On your markers, get crayons, and go!
Pens, paper and imaginations dominated the DrawBridge/Twitter for Good virtual art group, with drawings made by Twitter employees and their children.
DrawBridge Facilitator Marianne Owens and Volunteer Jill Hoefgen led 50 participants through a variety of inventive warm-up exercises, including coloring hand silhouettes, abstract line doodles, one-minute speed drawing, and ultimately postcards. Some had greetings on the back; all had inventive artwork on the front.
The art postcards created at this event are being sent on to our DrawBridge community and other organizations, to be shared with children and adults experiencing illness, isolation or hardship. The idea of connecting with the community and reaching out to support others is a tenet shared by DrawBridge and Twitter, and it becomes more meaningful during the Covid-19 isolation period.
One postcard read, “I enjoyed making this card for you. I hope that you will have art throughout your life and have fun with it.”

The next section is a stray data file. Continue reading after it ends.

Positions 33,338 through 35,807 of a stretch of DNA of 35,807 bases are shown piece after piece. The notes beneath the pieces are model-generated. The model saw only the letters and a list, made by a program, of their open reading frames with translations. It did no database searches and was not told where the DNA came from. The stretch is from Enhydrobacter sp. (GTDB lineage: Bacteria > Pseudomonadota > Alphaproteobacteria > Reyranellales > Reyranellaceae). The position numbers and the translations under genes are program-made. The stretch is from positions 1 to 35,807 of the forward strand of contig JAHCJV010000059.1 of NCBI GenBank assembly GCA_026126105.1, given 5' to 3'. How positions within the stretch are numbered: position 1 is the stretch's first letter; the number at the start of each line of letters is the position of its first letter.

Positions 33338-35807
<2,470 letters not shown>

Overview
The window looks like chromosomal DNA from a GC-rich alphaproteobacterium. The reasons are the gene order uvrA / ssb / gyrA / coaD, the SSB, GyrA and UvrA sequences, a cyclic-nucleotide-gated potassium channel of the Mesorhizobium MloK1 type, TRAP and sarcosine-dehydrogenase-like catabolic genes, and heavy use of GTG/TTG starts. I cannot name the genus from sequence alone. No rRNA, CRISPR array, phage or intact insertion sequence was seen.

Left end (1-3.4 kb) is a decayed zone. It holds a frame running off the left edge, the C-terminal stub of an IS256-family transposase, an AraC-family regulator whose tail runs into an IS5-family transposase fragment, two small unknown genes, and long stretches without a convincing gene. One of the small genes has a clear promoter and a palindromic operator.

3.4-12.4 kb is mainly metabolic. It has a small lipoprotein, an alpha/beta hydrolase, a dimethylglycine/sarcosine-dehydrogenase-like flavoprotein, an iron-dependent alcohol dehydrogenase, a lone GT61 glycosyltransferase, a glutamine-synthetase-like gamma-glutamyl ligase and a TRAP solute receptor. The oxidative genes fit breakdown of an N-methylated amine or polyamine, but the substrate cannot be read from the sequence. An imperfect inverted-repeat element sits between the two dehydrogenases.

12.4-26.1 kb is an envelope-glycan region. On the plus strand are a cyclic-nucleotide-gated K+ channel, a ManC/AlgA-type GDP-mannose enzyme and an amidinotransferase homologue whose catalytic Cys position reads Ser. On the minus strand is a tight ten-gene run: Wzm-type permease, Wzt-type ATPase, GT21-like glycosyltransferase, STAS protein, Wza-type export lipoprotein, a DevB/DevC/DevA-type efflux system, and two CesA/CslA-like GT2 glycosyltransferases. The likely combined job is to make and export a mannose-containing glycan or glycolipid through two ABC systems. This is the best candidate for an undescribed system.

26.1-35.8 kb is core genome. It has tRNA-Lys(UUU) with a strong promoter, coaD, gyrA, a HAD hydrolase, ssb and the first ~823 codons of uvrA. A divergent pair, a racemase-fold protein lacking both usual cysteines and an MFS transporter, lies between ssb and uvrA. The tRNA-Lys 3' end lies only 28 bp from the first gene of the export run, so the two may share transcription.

Parents and kids alike took turns sharing their creations with the rest of the group, holding their creations up for others to see. Karl Robillard, Head of Philanthropy and Community Outreach, tweeted,
“We’re loving this perch full of Picassos, hard at work making postcards for families of DrawBridge,” and later commented, “I loved it! So glad it worked out well. Thanks for being great partners in making this happen.”
Twitter For Good is the company’s branch that encourages employees to volunteer and engage with nonprofits to better communities around the world. Locally, Twitter involves its employees in multiple projects in the Tenderloin area. Twitter has long sponsored DrawBridge’s Tenderloin programs and generously hosted fundraising events. This most recent collaboration embodied and integrated the best of both organizations – supporting others and sharing the joys of art.
Good for Twitter!
You can help kids share the joys of art with a donation to Drawbridge – and thank you!